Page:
Cycle event raises funds, honors cancer patient
Jennifer Goodman Linn, who died in July 2011, established Cycle for Survival as a fund-raising organization for rare cancers. Photo courtesy Cycleforsurvival.org
January 25, 2012
When Jennifer Goodman Linn was diagnosed in 2004 with MFH Sarcoma, a rare form of cancer, she was given five years to live. She exceeded expectations due in part to her passion for cycling. She had told her doctors that if they could pull her through, she wanted to do something to give back.
While a patient at Memorial Sloan-Kettering Cancer Center in Manhattan in 2007, she and her husband, Dave Linn, established Cycle for Survival, an annual team cycling event that raises funds for research into rare cancers at MSK. Since its inception, said Katie Kotkins, Cycle for Survival director at Sloan-Kettering, more than $12 million has been raised, 100 percent of it going to laboratory research, shared by cancer hospitals throughout the country.
Linn, a Harvard Business School graduate, died in July 2011 at the age of 40, but her legacy continues as her hometown of Livingston has pulled out all the stops for this year’s Cycle for Survival day on Feb. 11. More than 100 “teams” of cyclists have already signed up to ride at the Livingston Senior and Community Center and other spots throughout town, including representatives from the police, fire, and EMS departments.
The program is just one “satellite” in a larger fund-raising universe; similar events will be held in, among other locales, New York, Chicago, Los Angeles, San Francisco, and Washington, DC. The Livingston event is spearheaded by Jeanne Silberman and Greer Gelman — two of Goodman Linn’s friends from Livingston High School — and her parents, Sandy and Len Goodman. The 2012 campaign had raised more than $4.1 million, well on the way to surpass the $4.5 million taken in in 2011.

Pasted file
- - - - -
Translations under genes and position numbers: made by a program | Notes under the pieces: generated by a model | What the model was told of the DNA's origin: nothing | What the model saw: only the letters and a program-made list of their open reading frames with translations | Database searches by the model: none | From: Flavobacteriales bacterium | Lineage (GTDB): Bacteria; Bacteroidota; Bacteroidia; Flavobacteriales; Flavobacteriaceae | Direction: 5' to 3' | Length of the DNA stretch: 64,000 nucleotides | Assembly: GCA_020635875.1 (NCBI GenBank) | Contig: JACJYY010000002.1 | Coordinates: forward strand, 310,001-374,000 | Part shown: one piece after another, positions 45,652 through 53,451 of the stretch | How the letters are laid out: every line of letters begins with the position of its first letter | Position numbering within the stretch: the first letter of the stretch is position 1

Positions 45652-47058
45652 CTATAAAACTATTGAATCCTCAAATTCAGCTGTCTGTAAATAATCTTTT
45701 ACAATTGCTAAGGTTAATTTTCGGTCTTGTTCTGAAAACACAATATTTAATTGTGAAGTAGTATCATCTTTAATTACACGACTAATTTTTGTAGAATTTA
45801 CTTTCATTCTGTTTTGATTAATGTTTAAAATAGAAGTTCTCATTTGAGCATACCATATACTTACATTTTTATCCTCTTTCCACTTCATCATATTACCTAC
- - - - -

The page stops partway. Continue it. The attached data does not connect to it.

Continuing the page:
This year marks the first time the event will be held without Goodman Linn.
“It should be a joyous day, a very positive day, but a very sober day at the same time,” said Sandy Goodman. “It has grown tremendously in impact and it has benefitted so many people already and we see so much more in the future.”
Goodman praised the Livingston community for its support. The town council has waived all fees normally imposed for permits on fund-raising activities, and close to 100 local merchants have planned promotions, with a portion of proceeds going toward Cycle for Survival.
“The township is showing massive support for this endeavor for a number of reasons,” said Mayor Stephen A. Santola in an e-mail. “First and foremost is the Goodman family [who are] held in high regard throughout town…. Jennifer was a well known volunteer and activist back to her days at Livingston High School.
“Livingston has a long history of volunteerism and a reputation for taking care of its own,” Santola said. “The Goodman family is a ‘Livingston family’ and when a Livingston family calls, the town always answers.”
Her daughter “would have been ecstatic,” said Goodman, whose family have been members of Temple Emanu-El of West Essex in Livingston for many years. “This is her dream. Jennifer knew she was dying. She knew a long time ago, and she worked very hard to establish what she wanted this to be as her legacy.
“She’d be so grateful to so many people who have embraced it. It was a dream of hers, and it’s wonderful that it’s a reality.”
For more information or to donate, visit Cycleforsurvival.org.